What’s holding black entrepreneurs back?
EAST LANSING, Mich. — It's not laziness or lack of initiative that's keeping African-Americans from starting their own businesses, but instead a centuries-old racial disadvantage that's not experienced by other minority groups, a Michigan State University scholar argues in a new paper.
Only 5 percent of blacks are self-employed, compared with 11 percent of whites, and black-owned companies tend to be smaller, have fewer employees and make less money than white-owned businesses.
Some researchers and politicians have blamed blacks' low levels of entrepreneurship on a poor work ethic and a lack of interest in and ability for business. But what these theories fail to recognize is that the creation of small business requires resources that blacks, unlike immigrant minority groups, generally lack, said MSU sociologist Steven Gold.
"Immigrants – who benefit from skills, investment capital, family labor, imported goods and wage differentials brought from the country of origin — have higher rates of self-employment than native-born minorities," Gold said. "To a large extent, the most entrepreneurially successful immigrants from countries such as Korea, Vietnam, Cuba, China and Iran came from property-owning upper classes and entered the United States with human capital and money to invest. So it's no surprise they've been successful in small business."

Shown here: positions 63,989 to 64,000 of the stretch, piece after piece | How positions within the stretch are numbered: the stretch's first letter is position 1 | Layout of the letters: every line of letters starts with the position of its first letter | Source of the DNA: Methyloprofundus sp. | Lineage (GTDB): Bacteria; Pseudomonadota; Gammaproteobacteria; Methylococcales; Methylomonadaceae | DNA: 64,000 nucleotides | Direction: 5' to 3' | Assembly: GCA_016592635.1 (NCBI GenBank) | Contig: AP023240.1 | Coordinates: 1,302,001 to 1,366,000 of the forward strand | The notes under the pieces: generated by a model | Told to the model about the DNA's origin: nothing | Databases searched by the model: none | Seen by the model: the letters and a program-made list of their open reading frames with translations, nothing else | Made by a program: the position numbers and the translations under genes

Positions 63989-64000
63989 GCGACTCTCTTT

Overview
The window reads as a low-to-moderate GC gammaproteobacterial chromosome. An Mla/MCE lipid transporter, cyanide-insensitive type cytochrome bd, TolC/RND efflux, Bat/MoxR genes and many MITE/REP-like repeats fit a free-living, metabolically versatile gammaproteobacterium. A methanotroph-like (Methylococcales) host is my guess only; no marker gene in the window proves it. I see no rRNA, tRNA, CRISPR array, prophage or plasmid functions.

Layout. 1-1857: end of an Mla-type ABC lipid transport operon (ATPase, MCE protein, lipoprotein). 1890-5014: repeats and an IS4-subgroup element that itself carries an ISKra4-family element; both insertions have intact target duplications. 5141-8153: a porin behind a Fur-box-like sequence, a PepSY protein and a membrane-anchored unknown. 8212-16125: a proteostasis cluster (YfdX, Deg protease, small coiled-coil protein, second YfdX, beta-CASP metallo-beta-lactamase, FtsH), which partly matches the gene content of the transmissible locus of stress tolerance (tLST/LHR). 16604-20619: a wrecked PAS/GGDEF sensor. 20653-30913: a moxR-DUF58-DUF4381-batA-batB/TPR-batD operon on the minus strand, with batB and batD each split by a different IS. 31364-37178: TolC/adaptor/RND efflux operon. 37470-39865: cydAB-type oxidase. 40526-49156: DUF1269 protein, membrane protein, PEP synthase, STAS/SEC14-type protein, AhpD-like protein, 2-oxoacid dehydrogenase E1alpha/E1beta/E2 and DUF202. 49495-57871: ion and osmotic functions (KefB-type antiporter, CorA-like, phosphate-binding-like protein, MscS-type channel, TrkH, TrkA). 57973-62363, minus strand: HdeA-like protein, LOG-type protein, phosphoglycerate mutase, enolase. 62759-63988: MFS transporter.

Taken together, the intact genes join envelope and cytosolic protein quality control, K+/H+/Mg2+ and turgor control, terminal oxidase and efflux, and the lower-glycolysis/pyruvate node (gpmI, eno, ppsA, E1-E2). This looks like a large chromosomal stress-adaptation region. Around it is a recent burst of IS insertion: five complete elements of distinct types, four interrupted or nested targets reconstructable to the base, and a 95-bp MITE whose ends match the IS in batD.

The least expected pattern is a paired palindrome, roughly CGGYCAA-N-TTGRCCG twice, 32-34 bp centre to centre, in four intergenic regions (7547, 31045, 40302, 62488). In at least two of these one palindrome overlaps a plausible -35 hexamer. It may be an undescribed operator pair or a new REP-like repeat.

"Black Americans' entrepreneurial experiences contrast dramatically with these groups," Gold added. "Brought over as slaves, they continue to suffer from a wide array of disadvantages wrought by systematic racial oppression. As such, blacks generally lack the resources that the most entrepreneurially accomplished groups have used to achieve business success."
Modern disadvantages experienced by blacks include racial segregation, low levels of earnings, lack of wealth, poor education, lack of experience in a family business, employer discrimination and difficulty in getting a loan, Gold said.
In April 2000, a congressional study found that "Most banks largely ignored African-American neighborhoods, even those with above-average incomes," forcing many blacks to depend on expensive and abusive lenders, he said.
In addition, while the average white family's wealth in 2009 was $113,000, the average black family's wealth was a fraction of that, $5,700.
"These liabilities make it harder for blacks than other groups to obtain loans, lines of credits and other financial services which are crucial to running a business," Gold said.
His paper appears online in the academic journal Ethnic and Racial Studies.